The Anonymous Widower

Meet The British Inventor Who Came Up With A Green Way Of Generating Electricity From Air – In His Shed

The title of this post, is the same as that of this article on inews, which is written by the respected BBC journalist; Tom Heap.

This is the first  two paragraphs.

In 25 years of reporting on the environment, I’ve become unshakably convinced in the seriousness and urgency of tackling climate change, but also rather dismayed that our successes in reducing greenhouse gases and promising scientific breakthroughs go largely unreported.

I’ve seen super plants that improve photo-synthesis, cows that belch less methane and next-gen solar panels. But there is one individual who deserves to be as famous in green-tech as Elon Musk for how his invention could help stop global warming.

The man is Peter Dearman from Bishops Stortford and his invention is the technology behind Highview Power, that is building a 250 MWh liquid air battery at Carrington, near Manchester.

 

January 12, 2021 Posted by | Energy Storage | , | 1 Comment

Work Begins On New Substation For World’s Longest Electricity Cable Between Denmark and Lincolnshire

The title of this post, is the same as that, of this article on Lincolnshire Live.

This is the sub-title.

Britain and Denmark will be able to share enough clean energy to power 1.5 million homes.

The Viking Link is a 1400 MW at 525 KV electricity interconnector between Bicker Fen in Lincolnshire and Revsing in Jutland, Denmark.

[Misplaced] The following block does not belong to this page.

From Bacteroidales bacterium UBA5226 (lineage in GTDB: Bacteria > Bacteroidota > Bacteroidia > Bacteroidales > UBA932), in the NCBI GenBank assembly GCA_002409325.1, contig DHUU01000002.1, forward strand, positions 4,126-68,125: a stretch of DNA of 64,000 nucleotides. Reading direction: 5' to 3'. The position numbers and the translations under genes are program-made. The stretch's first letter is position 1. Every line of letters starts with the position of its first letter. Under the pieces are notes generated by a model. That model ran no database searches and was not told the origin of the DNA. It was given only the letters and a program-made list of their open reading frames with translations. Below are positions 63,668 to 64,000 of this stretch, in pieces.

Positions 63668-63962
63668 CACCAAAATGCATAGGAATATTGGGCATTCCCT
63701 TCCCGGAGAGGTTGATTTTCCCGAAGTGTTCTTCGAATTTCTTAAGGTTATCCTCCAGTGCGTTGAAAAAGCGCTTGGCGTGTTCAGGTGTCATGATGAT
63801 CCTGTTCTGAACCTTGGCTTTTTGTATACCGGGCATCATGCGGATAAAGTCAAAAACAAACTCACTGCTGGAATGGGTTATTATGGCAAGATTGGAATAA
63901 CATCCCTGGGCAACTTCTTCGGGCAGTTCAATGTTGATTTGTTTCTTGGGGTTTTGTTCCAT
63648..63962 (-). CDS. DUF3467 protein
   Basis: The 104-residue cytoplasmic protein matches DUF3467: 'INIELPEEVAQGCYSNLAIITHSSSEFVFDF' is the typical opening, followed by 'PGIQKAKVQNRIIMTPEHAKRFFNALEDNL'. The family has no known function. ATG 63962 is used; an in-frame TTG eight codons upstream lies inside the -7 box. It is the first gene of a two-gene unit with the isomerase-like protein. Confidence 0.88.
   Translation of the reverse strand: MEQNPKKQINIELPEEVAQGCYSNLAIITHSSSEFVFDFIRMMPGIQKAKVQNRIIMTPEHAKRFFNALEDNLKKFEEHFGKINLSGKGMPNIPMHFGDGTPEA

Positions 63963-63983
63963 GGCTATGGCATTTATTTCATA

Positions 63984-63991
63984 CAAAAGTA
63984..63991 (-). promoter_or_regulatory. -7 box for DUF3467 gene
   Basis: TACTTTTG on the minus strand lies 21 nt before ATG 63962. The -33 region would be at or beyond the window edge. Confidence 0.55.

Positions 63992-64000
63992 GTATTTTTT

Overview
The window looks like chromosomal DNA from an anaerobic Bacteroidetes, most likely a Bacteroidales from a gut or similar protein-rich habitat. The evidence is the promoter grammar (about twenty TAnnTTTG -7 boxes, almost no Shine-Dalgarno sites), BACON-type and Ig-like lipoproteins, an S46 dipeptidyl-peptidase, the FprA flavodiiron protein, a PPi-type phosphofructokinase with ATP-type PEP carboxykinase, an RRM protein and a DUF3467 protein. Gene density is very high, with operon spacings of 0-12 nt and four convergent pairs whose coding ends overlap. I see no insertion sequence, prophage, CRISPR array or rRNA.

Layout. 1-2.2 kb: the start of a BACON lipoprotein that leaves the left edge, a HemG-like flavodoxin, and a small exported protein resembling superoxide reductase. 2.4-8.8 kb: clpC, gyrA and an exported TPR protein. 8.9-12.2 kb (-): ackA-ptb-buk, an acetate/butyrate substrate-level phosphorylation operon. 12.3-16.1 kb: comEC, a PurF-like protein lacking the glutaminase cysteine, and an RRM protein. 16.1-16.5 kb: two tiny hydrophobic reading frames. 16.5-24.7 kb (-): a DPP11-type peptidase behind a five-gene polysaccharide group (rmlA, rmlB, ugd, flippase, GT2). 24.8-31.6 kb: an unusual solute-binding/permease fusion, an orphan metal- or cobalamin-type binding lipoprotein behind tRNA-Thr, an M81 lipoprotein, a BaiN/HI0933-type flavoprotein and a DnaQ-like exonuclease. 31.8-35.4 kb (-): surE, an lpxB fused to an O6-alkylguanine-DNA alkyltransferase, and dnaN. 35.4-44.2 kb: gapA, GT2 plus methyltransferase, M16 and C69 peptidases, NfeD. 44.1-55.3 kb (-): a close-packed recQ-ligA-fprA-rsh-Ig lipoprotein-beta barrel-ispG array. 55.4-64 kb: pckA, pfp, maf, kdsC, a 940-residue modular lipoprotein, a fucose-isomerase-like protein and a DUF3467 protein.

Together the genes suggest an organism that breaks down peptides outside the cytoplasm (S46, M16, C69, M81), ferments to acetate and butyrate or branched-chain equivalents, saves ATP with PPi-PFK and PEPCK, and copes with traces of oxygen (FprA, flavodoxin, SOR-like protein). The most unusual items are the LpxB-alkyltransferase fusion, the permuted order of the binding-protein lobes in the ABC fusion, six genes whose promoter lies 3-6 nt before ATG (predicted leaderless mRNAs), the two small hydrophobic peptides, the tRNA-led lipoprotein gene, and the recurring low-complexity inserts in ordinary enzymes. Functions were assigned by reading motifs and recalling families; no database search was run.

This Google Map, shows the location of Bicker Fen, about halfway between Boston and Sleaford.

This second map shows an enlarged view of the Bicker Fen area.

Note.

  1. The village of Bicker in the South-East corner of the map.
  2. In the North-West corner of the map is Bicker Fen Wind Farm.

This third map shows the wind farm.

Note the thirteen wind turbines between the two sub-stations full of wo electrical gubbins.

This sentence from the Wikipedia entry for Bicker, gives more details of the wind farm and the future plans for the area.

North of the main line of 400 kV pylons is the Bicker Fen windfarm consisting of 13 turbines producing 26 MW (2 MW each), enough for 14,000 homes. The construction of the windfarm met some local objection. The windmills sit north from Poplartree Farm and were built in June 2008 by Wind Prospect for EdF. They are of the type REpower MM82, made in Hamburg. Bicker Fen substation is also the proposed landing site for a 1,400 MW power cable from Denmark called Viking Link, as well as the proposed offshore wind farm Triton Knoll.

Triton Knoll is a big wind farm, with a planned capacity of 857 MW and should start producing electricity in the next couple of years.

Conclusion

The Viking Link and Triton Knoll are obviously a good fit, as the UK will be able to exchange energy as required.

But it would appear that there’s one thing missing from this setup – energy storage.

I wouldn’t be surprised to see a large battery built at Bicker Fen. Something, like one of Highview Power‘s CRYOBatteries might be ideal.

December 3, 2020 Posted by | Energy, Energy Storage | , , , , , , | 2 Comments

Holy Grail Of Energy Storage Receives Two Grants

The title of this post, is the same as that of this article on Off Grid Energy Independence.